Collaboration & Community: Artists & Writers

I was delighted to be asked to participate in preparatory creative writing workshops with Clogh Writers as part of their collaborative project Handling Fossils with visual artist Sarah Lincoln (Sarah, pictured, right below with writer Jane Meally).

At a mesmerising event last night, guests were treated to visual interpretations  of the land around north Kilkenny by way of a mixture of Sarah’s still photography and film and invited to digest poetry and prose written and read aloud by Clogh Writers group.

We were brought into the magical world of fossils – underfoot, embedded in the landscape and yet not always visible – and wonder.

The readings were interspersed by exciting visuals which asked rather than answered questions about how we view and engage with our past – and the land around us.

In particular, Willie-Joe Meally’s recital of his poetry powerfully echoed the beauty of the accompanying pamphlet which featured one of Sarah’s arresting images of him holding a piece of coal. (see picture at top of the page)

After the presentation of Handling Fossils I made my way to the back of the community hall where guests were invited to handle some of the tools used to mine coal and find fossils, and, even more interesting, examine some of the fossils.


Collaboration between communities and across landscapes bring exciting creative results – and last night’s celebratory event in Clogh Community Hall in Kilkenny was certainly testament to that.

Connect with Sarah Lincoln and her work by taking a look at her website.

Community Writer-In-Residence: Celebrating Creativity

What a great day yesterday on International Women’s Day where we marked the end of my Community Writer-in-Residence post at the Dublin Rape Crisis Centre.

We listened to some wonderful women read their writing aloud, we discussed the themes, the experience of being in a liminal space and allowing oneself to be open to the joys and frustrations of creative processes.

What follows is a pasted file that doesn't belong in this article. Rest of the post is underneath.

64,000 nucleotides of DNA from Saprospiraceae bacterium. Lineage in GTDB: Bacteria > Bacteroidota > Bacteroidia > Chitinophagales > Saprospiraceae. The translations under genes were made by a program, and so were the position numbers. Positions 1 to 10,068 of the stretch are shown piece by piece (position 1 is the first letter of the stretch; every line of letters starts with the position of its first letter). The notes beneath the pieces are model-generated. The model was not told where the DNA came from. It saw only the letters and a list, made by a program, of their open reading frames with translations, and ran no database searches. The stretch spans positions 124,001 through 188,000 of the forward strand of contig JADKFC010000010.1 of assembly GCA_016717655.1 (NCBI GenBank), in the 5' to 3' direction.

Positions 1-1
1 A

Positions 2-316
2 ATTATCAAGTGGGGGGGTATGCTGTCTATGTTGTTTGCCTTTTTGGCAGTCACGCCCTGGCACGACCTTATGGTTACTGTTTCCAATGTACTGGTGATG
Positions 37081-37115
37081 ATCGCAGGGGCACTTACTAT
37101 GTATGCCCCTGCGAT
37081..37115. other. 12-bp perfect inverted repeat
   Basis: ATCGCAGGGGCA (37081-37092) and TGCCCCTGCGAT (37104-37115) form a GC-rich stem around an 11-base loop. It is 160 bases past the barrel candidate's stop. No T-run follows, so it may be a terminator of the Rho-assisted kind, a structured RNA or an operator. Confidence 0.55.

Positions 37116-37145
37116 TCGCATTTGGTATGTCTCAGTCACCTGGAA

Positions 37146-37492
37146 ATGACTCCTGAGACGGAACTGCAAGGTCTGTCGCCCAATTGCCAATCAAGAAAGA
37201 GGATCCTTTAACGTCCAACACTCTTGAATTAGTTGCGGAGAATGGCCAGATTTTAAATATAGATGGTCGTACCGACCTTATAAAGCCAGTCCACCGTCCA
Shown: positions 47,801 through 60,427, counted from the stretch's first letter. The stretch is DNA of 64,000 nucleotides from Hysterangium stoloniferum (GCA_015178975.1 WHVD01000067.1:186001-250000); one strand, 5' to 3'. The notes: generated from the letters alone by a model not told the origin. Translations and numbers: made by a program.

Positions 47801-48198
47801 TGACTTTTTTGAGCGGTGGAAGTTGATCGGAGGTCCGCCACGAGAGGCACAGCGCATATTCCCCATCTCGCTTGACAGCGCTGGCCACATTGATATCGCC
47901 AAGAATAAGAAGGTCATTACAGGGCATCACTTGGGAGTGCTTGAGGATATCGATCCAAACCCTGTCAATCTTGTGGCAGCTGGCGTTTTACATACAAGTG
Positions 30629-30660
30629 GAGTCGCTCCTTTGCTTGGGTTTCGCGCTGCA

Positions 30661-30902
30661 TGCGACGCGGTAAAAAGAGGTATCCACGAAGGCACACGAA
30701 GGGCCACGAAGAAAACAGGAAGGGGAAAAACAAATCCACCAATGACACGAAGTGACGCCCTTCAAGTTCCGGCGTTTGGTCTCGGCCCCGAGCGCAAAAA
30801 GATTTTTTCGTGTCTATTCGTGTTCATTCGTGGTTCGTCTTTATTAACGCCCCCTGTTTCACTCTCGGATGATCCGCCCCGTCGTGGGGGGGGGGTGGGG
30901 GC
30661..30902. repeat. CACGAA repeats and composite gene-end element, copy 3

We celebrated creativity, and giving voice.

Here’s to keeping precious that space to express and give voice, and cherish our creative selves.

Thanks goes to Dublin City Council for funding three Writer-in-Residence posts in the community – the Dublin Rape Crisis Centre (with myself), Pavee Point (with writer Lisa Harding) and the Dublin Adult Learning Centre (with writer Nessa O’Mahony)  – all in conjunction with the Irish Writers’ Centre.

Wisdom in the Old of yesterday; Lessons for the Young of today


I’ve recently returned to an old hobby of mine: actively looking for rare books on topics of interest, and savouring them like you would a delicious slice of exuberant cake.

This week’s find is a beautiful 1948 edition of How Long the Night by Lina Haag.

I’ve just finished the harrowing tale and am conscious of the shivers that run through me as I turn each page. We hear of human beings who are towers of strength to Lina; human beings who lose heart, but ‘break faith, never.’

I might be fetched at any moment for interrogation.

I experience a physical reaction to the story not only because of the truth in this tale but because of the repetition of stories and struggles – similar, thought not the same – that I hear every time I turn on the news.